I struggled for a whole week trying to join all the points I have collected from environmental psychology, mindfulness based stress reduction and traditional meditation / psychology together into a coherent retreat schedule to make them accessible to people attending the retreat. The map of sticky notes on the floor grew bigger and bigger ... but at some point it was simply too complex and far too much to introduce during a short weekend retreat.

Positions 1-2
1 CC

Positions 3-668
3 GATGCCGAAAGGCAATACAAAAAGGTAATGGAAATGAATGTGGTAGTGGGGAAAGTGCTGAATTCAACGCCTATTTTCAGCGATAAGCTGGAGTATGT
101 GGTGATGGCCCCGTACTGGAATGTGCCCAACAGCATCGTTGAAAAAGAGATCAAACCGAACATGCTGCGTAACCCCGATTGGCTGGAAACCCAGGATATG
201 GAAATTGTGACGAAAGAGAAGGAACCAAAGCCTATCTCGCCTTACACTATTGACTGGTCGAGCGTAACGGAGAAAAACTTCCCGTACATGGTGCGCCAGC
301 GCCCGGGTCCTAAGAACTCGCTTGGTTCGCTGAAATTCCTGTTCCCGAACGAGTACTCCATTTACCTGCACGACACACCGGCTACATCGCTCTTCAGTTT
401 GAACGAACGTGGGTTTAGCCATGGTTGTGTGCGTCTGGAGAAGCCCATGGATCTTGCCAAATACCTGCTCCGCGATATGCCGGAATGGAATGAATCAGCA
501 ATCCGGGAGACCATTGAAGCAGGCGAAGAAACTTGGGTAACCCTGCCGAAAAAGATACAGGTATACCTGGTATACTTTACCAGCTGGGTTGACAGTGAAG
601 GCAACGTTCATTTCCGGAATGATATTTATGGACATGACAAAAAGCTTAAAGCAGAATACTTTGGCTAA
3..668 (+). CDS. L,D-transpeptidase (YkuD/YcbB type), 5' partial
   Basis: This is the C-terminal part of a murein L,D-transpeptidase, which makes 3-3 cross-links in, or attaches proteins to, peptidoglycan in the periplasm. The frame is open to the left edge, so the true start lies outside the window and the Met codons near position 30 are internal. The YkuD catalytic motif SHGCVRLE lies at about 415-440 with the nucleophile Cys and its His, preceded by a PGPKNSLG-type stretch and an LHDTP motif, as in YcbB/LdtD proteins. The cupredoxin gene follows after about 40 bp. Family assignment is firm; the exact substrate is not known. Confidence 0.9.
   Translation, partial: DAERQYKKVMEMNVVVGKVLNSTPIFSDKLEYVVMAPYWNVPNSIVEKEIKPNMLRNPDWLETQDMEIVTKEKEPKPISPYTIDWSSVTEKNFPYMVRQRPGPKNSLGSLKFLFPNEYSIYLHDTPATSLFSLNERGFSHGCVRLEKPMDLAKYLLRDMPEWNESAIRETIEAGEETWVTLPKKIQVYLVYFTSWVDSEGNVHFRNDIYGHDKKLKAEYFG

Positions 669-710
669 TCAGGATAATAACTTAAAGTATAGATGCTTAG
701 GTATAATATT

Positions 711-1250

Then, I recalled that the purpose of a meditation and mindfulness retreat in nature is certainly not to have too much of theory - but to be out and get in touch with nature and eventually, with ourselves. A bit confused and desperate I swept away all the sticky notes on the floor (which took ages to put together) and went out for a walk and came to sit under a tree at the river nearby. Half an hour later the rush-hour thought traffic in my mind had cleared. Finally, I felt less stuck in the planning mind and closer to the heart. Watching the river and trees around I gained confidence again. Confidence in nature - and that it can teach us the most essential things of what we need to learn to re-connect with ourselves, others and the environment (the proposed content of the retreat) - if only we listen and observe carefully enough. After all, sitting under trees is what many of the ancient meditators have done to settle their minds and understand the principles of life and how to live in accordance with them for their own benefit, but also to be able to benefit others. Inspired and with confidence I went back home and re-wrote the entire retreat schedule to be much more based on the experience we will gain under trees.